Sunday July 8, 2012
Tee off in the highlands
By WONG SAI WAN
Cool weather and great scenery more than make up for the three difficult golf courses in Pahang.
PAHANG is not well known as a golfing state but when it comes to highland golf then it’s a different story because all the hilltop courses seem to be found in Pahang, as far as the peninsula is concerned.
When one mentions highland golf courses, one thinks of Awana Golf & Country Club in Genting Highlands, the Royal Fraser Hill Golf Club and the one in Cameron Highlands.
The 18-hole Awana GCC was designed by famed golf architect Ronald Fream, who has built courses in more than 60 countries. It is, of course, Genting Highlands’ very own golf course.
It is well known as a “ball swallower” because of the tight fairways and jungle hazards that are the common features of many hill courses around the world.
Another feature of this course, located some 1,000 metres above sea level, are the multi-tiered greens.
The one at Fraser Hill, is the country’s only genuine public golf course where there is no membership. Only a nine-hole course, its biggest advantage is that it is in the centre of town.
One of the oldest golf courses in the country, it was designed by Frank Hemmant and built in 1925. Hemmant also designed the New Course at the Royal Selangor Golf Club.
It is a short but tricky course with no realistic par-5s, but out-of-bounds are all over the place.
Its first hole is a straightforward test, except that the tee-box is next to the spot where all the tourist buses stop.
If you are not a gallery player, then the RFHGC, which is operated by the Fraser Hill Development Authority, is not for you – but the green fees are cheap at a rate RM30 on weekdays and RM40 on weekends and public holidays. Caddy fees are RM10 per round of nine holes.
There used to be a newer 18-hole golf course built in the 1980s in Fraser Hill but it closed down due to a lack of business and development issues.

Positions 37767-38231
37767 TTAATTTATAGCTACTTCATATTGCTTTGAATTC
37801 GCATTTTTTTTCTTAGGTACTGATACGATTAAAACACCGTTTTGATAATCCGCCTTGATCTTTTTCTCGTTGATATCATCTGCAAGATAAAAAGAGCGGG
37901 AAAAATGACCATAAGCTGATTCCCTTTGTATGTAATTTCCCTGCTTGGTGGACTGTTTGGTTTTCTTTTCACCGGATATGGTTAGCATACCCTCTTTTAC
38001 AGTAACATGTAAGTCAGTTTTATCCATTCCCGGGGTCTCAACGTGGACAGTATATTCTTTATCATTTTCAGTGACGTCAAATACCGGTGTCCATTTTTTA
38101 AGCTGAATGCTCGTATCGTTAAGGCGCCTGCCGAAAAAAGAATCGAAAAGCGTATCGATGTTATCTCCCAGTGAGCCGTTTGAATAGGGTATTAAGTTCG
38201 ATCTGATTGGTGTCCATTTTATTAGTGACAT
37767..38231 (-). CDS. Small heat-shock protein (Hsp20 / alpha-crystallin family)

As for the Cameron Highlands course, it is located in the town of Brinchang and is probably the highest one on the peninsula with an elevation of more than 1,500m.
Now known as the Sultan Ahmad Shah Golf Club, the 18-hole, par-71 course is quite challenging with tricky greens, undulating fairways, thick rough, meandering streams and fine sand bunkers.
A new clubhouse has been built and the course is also being renovated.
The Tourism Ministry has allocated RM15mil to improve the golf facilities in Cameron Highlands.
The renovation work, which includes returfing of fairways and greens, as well as some reshaping of the second nine, has already started and is expected to be completed in the near future.
Work will then move to the first nine and the entire improvement is expected to be completed next year.
The present course measures 6,101 metres from the blue tees and like most hilltop courses, a sturdy pair of legs to climb up and down is needed because it is a walking course.
I have had the pleasure of playing these three courses (as well as the closed one in Fraser Hill) several times and have always enjoyed my time there.
It was in Fraser Hill that I played my first golf game in Malaysia and teeing off to a gallery of Taiwanese tourists was frightening.
But the cool fresh air, plus picture perfect views at all three courses, makes golfing a pleasure and yes, the game seems to take longer to complete.
This is not only because of the tight and narrow fairways, but also because players tends to take their time playing so as to take in the views as well as the fresh air.
I am glad to see the Tourism Ministry spending money to improve the one at Cameron Highlands while the Genting Group has always looked after Awana pretty well.
I now hope they give same attention to the quaint one at Fraser Hill.
Till next month, take a drive up these hills.